Once upon a time, before canning was invented, before there was reliable fast air and sea transportation and before refrigeration, people only ate what was in season. They found that there were times where there was plenty of choice, and times virtually nothing grew, and was ready to eat. This is when they risked going hungry or living on a very limited diet of bread, dairy and meat. Some of which were really reserved for the rich.

People would gather as much as they could in times of bounty when the fruit and vegetables were ripening, eat what they needed, and store the rest for the lean months. Storing food without refrigeration was obviously a challenge so people learnt to preserve their fruits and vegetables in other ways. One of the most common ways was through pickling. Pickling is a way of preserving food through anaerobic fermentation in brine or immersion in vinegar. Whilst, it does give the item pickled an acidic, salty or vinegary flavor, it drastically increases the shelf life of the produce and would see these people through to the next harvest, and maybe even beyond.

Many methods used by our predecessors have fallen away as new technology is introduced. Few people use a horse and cart to get to work, they use a car. People don’t send a telegram, they send an email. So why in the age of agricultural advances when we can grow fruit and vegetables for a longer period of the year, we can freeze or refrigerate them till the next harvest time and we can ship from other countries, do we still bother to pickle fruit and vegetables? It just doesn’t seem to be logical!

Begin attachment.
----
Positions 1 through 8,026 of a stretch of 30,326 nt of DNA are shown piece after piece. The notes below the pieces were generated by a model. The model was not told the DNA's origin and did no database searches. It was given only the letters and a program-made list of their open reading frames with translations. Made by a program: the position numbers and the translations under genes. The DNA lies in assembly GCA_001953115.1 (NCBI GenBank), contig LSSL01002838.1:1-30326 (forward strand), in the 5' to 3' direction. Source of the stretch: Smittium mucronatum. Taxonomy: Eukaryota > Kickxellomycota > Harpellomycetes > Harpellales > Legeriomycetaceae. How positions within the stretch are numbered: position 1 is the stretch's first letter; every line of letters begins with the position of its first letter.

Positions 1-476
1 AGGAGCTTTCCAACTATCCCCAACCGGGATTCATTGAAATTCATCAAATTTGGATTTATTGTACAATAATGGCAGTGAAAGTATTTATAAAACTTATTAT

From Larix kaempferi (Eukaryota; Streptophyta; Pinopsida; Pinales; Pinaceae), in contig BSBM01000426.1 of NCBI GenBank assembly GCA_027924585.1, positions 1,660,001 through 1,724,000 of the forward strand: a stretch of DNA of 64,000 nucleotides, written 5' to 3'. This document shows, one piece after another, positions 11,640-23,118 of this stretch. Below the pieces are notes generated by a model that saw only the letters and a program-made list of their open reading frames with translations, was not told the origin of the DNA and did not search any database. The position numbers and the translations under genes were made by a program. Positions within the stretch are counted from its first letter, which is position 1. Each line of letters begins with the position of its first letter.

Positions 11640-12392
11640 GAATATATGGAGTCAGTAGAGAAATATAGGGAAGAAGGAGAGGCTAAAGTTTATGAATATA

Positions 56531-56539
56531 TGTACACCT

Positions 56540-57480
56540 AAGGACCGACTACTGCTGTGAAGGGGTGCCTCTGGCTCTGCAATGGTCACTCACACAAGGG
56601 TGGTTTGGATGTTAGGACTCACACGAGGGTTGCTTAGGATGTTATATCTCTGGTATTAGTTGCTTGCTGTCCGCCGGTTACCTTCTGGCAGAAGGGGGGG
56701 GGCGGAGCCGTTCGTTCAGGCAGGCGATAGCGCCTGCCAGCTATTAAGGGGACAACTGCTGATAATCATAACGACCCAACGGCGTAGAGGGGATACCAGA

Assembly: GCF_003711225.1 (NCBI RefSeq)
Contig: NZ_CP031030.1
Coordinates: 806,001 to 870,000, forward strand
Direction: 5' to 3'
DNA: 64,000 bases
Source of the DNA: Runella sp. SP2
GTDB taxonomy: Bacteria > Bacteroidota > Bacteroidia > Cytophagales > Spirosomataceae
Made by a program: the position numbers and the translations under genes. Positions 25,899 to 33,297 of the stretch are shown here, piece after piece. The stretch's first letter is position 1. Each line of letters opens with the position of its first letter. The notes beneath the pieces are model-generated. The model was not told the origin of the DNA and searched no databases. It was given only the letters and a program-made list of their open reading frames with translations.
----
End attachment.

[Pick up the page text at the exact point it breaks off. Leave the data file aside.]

One of the reasons for pickling is that some fruits or vegetables are inedible if we do not process them in this way. The humble olive, one of the first fruits to be cultivated many centuries ago, is sharp and inedible from the tree. Only by removing this sharpness by the use of brine, can we change its status to being edible.

The other reason is that we like our traditional foods and that includes recipes that have been handed down from generation to generation. So whilst it may not be necessary to preserve foods in the same way anymore, the effect it has on the taste is what we crave. There are many companies that pickle vegetables, most keep it simple to appeal to the mass market but there are also some companies such as Pri-Chen based in Israel who share their family’s secret recipes handed down from generation to generation and even innovate to provide people with a more authentic, tasty culinary experience.

If we didn’t pickle our foods we would certainly not starve and we would still have a great choice of fruit and vegetables throughout the year. We now no longer pickle through necessity but through choice. We just love the taste of our pickled olives, tomatoes, cucumbers, onions and chillies!